Register today for an evening with New York Times bestselling author Rob Bell and current IA Institute President Dan Klyn, who'll each present a teaching and together lead audience Q&A on what it means (and some of what it takes) to make things be...
Editorial: The Best Sourcing of Information Architecture
The world has arrived at a rare strategic inflection point where nearly half its population living in China, India and Russia have been integrated into the global market economy, many of them highly educated workers, who can do just about any job in the world. We’re talking about three billion people.
– Craig Barrett, CEO, Intel
Many jobs that before were only performed in established economies – including white collar jobs – are moving to transitional economies: from Western Europe to Eastern Europe, from North America to Asia. Alternately called “outsourcing” or “offshoring” this trend is accelerating faster than most of us realize. While labor costs in India are among the lowest in the world, they’re even lower in China, and in fact companies in India are now outsourcing to China. User Experience companies like Critical Mass, Human Factors International, SonicRim and Zago Design have spread across countries and regions in ways that offer cost advantages and/or tap new markets. For many people in established economies, this can become a source of fear about the future.
When I was growing up, my parents used to say to me: “Finish your dinner, people in China are starving.” I, by contrast, find myself wanting to say to my daughters: “Finish your homework, people in China and India are starving for your job.”
– Thomas Friedman, Foreign Affairs Columnist, The New York Times
As I write, the 2004 American presidential campaign is in full pitch. It’s not politically acceptable for politicians here in America to speak to people who are losing jobs and present anything other than a plan to keep those jobs. But to economists, offshoring is the natural flow of trade in the modern age. Since the 1703 Treaty of Methuen giving mutual trade advantages to Portuguese wines and English woolens, countries have recognized their own expertise and opted to trade rather than compete in particular markets.
In the short term, this feels to many in established economies like we’re losing a market, like the jobs have been outsourced and are never to be replaced by other, comparable jobs. Government policies may stem the tide through tariffs, wage insurance, subsidies, and health care, but the economic reality is that these jobs have been “best sourced,” sent to where they give the most benefit to companies. It’s futile to think we can stop this flow of labor among markets; it’s more productive to understand it and find our place in it.
I believe there are still many information architecture (IA) opportunities for everyone – in established and transitional economies.
There is opportunity for those in transitional economies to go beyond programming jobs and integrate IA in their work, offering more services to their clients.
There is opportunity for those in established economies to consult to and teach those learning IA elsewhere in the world, such as individual contractors, design companies, and programming companies.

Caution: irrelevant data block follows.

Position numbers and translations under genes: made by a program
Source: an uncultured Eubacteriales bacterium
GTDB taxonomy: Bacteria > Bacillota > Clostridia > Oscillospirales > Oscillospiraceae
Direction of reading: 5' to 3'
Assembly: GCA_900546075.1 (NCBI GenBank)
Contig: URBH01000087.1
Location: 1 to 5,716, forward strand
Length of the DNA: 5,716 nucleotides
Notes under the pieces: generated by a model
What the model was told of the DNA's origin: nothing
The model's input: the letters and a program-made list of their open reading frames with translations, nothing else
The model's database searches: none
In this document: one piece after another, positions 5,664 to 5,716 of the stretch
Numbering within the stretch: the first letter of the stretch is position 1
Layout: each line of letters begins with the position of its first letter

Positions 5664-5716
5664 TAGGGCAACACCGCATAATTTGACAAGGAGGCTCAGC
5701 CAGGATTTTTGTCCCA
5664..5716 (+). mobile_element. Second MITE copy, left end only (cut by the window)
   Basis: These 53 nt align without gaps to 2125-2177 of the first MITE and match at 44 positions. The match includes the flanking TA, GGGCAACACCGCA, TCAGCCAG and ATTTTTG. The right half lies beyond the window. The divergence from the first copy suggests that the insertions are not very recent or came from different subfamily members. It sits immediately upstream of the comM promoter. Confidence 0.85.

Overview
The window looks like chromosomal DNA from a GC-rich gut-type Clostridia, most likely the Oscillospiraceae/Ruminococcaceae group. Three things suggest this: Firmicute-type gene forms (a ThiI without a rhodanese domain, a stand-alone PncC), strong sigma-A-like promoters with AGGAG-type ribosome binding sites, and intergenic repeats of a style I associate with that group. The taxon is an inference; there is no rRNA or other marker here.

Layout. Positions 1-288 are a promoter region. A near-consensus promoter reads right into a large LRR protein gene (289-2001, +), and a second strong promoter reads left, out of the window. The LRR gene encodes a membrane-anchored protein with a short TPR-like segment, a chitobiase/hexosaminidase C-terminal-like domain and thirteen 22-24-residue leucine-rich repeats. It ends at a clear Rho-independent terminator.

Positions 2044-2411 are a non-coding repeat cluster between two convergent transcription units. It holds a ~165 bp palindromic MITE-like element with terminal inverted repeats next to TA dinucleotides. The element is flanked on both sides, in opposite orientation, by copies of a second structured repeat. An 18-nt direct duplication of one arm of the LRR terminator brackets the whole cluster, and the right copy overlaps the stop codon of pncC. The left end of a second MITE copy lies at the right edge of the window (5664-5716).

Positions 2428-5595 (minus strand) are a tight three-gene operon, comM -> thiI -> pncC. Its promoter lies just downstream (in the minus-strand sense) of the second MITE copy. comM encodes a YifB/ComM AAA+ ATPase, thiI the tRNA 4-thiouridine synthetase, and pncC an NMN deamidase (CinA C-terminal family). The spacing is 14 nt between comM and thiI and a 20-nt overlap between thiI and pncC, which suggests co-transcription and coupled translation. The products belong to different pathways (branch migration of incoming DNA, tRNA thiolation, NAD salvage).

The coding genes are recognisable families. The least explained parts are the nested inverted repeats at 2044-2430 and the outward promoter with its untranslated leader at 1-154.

More broadly, there is opportunity as people holding low-income jobs in transitional economies move into middle-income positions and create demand for imported services and products that IAs and designers can create.
And there is opportunity in combining IA skills with other design skills to create new kinds of products...
The sun is setting on the Information Society even before we have fully adjusted to its demands as individuals and as companies. We have lived as hunters and as farmers, we have worked in factories and now we live in an information-based society whose icon is the computer. We stand facing the fifth kind of society: the Dream Society. Future products will have to appeal to our hearts, not to our heads. Now is the time to add emotional value to products and services.
– Rolf Jensen, The Dream Society: How the Coming Shift from Information to Imagination Will Transform Your Business
Our field is lucky, because we’ve been able to identify the trend before it affects us. Information architects and related designers should ask, “Who else can do my job? Who will companies want to hire? Given the talent base and economic environment of my region, what kind of work should I pursue?”
The greatest danger is waiting until we have the wrong skills for our particular market. If we actively seek out the future opportunity that exists, if we actively continue our educations, if we actively pursue research and development of new ideas, we can all thrive in the future world economy.
Join us to discuss this issue on our members mailing list.
President, Asilomar Institute for Information Architecture
Enter to win a chance to attend the IA Summit in Vancouver, Canada. Share with us what you think is the best representation or example of Information Architecture to win a free registration to the Summit’s 3-day main conference from March 24 - 26, 2017.
The IAI Salary Survey examines salary in terms of experience, education, age, gender, geography, and job category. It's the only annual survey is the only annual snapshot of the state of our field. Participate now! Your 5 minutes filling out this IAI salary survey will help hundreds improve...